I LOVE how you checked yourself in this post and restated your healing goal as a positive affirmation. “I will…” Such a huge sign already, in my opinion, that you are well on your way. As you develop new, healthier ways to cope (such as acknowledging, expressing and processing your feelings as they come up), being around your abuser wI’ll likely feel less threatening. It will take time and practice and healing to get there but you are on your way there now! To this day, I still avoid folks in my life that I fear will trigger an unhealthy coping response I’m still holding onto from childhood – for me that means drinking too much, disordered eating, various levels of disassociation, etc Over the years I have gotten very good at identifying these responses early, even predicting them before they happen so I can get necessary support systems in place ahead of time to avoid them. My therapist and support groups are invaluable resources in this process. You are learning how to do this now. Own that! You are in the process of healing!! I feel and express gratitude everyday for the level of health I’ve achieved, and that in itself, the gratitude, helps keep me on track too. Warm wishes for your continued growth and success. – Sheryl

    • Matt says:

      Thank you so much Sheryl, I love your insight and honesty. I find it quite important to catch myself and fix it honestly..meaning to not just delete it and overtype with an “I will” type of thing..but rather just reaffirm publicly that I am still a work in progress and trying take things one day at a time, one obstacle at a time.

      Thank you for validation and your encouragement…knowing there are amazing survivors out there like you who are on this journey with me, always helps so much!

    • Disassociation and Dissociation have the same definition but in terms of psychology the correct word is Dissociation as in Dissociative Disorders.

  2. Pippit says:

    Hi Matt,
    I totally agree with you that avoidance is often a healthy boundary. I’ve never understood the school of thought that makes healing more like an endurance contest of forcing onesself into triggering situations that throw you into the deep end. That can do a survivor more harm than good.

    I also think that as survivors we have many times been placed in positions in which we didn’t feel free to say no to things we didn’t want, and being able to say no now is healing in and of itself.

    I’m of the belief that nothing should be forced before its time, and only the individual knows when they’re able to move forward.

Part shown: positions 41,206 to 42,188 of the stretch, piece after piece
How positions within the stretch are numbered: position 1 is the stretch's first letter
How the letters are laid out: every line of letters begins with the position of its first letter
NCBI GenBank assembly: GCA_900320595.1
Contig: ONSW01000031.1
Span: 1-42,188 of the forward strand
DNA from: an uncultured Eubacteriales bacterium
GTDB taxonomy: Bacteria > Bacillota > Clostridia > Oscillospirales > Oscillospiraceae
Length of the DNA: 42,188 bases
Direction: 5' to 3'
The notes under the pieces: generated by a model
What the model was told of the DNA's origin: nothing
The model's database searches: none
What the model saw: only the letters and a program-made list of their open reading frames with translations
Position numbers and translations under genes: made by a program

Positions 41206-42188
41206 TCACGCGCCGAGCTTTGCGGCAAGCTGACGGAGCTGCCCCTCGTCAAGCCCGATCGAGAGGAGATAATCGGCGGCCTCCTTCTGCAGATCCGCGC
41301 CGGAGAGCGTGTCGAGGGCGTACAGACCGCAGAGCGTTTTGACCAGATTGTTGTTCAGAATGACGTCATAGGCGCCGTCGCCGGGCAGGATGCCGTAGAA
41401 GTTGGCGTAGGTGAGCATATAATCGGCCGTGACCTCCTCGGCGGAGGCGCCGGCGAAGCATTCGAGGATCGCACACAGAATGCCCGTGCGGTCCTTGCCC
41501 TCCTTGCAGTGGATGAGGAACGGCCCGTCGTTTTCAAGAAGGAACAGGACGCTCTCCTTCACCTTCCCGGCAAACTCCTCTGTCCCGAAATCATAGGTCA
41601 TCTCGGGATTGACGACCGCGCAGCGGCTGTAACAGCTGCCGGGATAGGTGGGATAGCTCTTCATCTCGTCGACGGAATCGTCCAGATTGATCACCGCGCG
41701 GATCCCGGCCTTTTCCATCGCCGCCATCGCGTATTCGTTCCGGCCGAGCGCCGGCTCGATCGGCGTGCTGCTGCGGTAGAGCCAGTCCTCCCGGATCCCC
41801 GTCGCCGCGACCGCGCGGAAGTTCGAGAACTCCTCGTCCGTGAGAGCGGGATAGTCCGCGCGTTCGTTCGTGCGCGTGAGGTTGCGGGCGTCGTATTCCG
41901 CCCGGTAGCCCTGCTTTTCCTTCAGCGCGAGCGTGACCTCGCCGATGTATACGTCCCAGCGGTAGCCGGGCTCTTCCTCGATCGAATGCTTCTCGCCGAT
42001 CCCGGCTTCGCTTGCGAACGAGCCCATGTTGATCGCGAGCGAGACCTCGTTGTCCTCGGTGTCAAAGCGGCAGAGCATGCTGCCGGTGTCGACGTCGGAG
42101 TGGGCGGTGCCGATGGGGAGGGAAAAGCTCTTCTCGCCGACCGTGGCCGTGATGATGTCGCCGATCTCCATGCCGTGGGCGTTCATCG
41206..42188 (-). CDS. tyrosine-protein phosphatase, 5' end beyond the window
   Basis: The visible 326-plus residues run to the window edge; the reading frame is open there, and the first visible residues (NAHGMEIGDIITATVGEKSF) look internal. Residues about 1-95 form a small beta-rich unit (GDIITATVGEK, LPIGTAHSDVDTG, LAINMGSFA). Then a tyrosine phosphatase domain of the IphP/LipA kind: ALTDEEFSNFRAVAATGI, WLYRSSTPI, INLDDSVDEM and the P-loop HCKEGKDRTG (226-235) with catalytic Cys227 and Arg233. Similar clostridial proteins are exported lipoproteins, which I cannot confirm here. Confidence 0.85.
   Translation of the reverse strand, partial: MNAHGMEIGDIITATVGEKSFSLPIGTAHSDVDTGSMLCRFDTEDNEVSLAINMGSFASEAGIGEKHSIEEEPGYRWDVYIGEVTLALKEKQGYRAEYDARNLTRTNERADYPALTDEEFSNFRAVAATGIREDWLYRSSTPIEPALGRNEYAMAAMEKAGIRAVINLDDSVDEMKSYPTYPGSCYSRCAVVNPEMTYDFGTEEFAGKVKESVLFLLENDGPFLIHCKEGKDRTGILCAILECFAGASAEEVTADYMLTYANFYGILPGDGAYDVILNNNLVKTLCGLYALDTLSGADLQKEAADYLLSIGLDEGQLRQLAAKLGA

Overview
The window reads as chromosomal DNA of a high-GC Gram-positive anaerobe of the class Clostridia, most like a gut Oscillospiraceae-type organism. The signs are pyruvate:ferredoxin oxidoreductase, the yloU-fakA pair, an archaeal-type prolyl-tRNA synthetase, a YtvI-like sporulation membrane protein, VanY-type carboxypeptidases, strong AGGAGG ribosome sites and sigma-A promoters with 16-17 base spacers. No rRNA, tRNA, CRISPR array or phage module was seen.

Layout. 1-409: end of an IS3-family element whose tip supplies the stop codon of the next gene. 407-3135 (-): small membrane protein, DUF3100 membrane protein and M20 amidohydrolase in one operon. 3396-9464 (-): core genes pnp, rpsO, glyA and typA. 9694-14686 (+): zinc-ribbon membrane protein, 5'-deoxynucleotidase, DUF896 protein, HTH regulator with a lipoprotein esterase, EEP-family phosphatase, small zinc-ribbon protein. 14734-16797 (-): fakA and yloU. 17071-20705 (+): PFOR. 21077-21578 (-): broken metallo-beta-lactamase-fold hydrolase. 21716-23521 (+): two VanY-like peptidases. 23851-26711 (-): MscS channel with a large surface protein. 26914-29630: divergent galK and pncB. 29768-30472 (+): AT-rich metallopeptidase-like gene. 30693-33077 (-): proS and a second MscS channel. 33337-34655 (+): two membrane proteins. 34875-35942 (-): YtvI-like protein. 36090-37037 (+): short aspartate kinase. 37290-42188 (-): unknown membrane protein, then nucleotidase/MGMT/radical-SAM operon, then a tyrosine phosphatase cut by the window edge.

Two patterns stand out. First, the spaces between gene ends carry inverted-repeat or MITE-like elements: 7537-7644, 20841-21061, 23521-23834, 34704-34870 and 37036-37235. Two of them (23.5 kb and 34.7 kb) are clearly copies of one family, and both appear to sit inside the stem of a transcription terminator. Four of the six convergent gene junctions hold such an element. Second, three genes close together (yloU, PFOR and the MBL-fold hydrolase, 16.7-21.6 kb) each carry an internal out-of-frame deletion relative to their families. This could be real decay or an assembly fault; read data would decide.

I also believe that there are different levels of trauma and that there are some triggers that can be deactivated in time, but that time doesn’t heal all wounds. There are some that are so deep that one may always have to maintain certain boundaries because try as we might some things are just too entrenched to overcome. Sometimes it takes some trial and error to tell the difference but after your best effort if you find that not everything is fixable and you need to avoid certain triggers to stay safe and stable and to continue to function then that’s OK and not a failure on your part.

    You can look ar those particular remaining issues as ones that require making “reasonable accommodations” just as one would who is in a wheelchair who may need to use a lift or ramp to get in and out of a vehicle for the rest of his life or blind and needing a device to read for them possibly for the rest of their lives. Nobody would say that those two people with disabilities are weak because they are unable to do everything the way that able bodied people can, so really when you think about it the same can hold true for those with hidden disabilities/conditions.

    Trusting your own instincts is important because survivors are often taught by their abusers to doubt their own perceptions and confidence is eroded as a result.

    Ultimately you should do whatever you feel most comfortable with to gain back your sense of control over your own life.

  3. Avoidance is never a healthy boundary for me. I see avoidance as an indication of fear, a desire to be comfortable or a passive-agressive weapon. In every situation where I have avoided a person or an issue, it has damaged me. For soooo many years I avoided certain topics with my husband because the issues were painful and just downright uncomfortable. I felt that if I ignored those things the problems would take care of themselves or that as long as I didn’t think about those problems they would cease to exist in my world. It was one of the main reasons why I endured the abuse and in the end my marriage failed because I avoided speaking up for myself in order to not create drama/potentially triggering situations. My father abused me in the past, and the fear of him I have makes me avoid him because I am afraid he will do it again. And honestly, I also avoid him simply because I’m not in love with his personality. However, this hurting me, my dad, and our friendship. I should overcome my fear and tell him honestly how I feel. That won’t change the past, but it will absolutely change the future. I will not allow my past hurts to dictate my present or future. I will not let any one else make me avoid them. No one holds that kind of power over me anymore. I am a strong believer in not avoiding triggering situations/people. Unless you face these triggers you can never conquer them. This is the real world, there are always going to be triggering situations and people. It’s up to me to rise above it with courage and honesty.

    • Matt says:

      I always love your honesty and straight forward approach to your healing and your life Joy! Thank you! For those like me, avoiding isn’t necessarily a permanent option but depending on how far along we are, it can serve a positive purpose. Depending on how confident we are in our ability to believe in ourselves, to handle tough situations and stay true to what we are working towards, I always feel it’s ok to avoid putting ourselves in potentially negative situations. Is it a long term solution, in some cases yes and other cases not so much, each is different.

      It’s an honor to be your friend and to be inspired by you Joy, you always rock! 🙂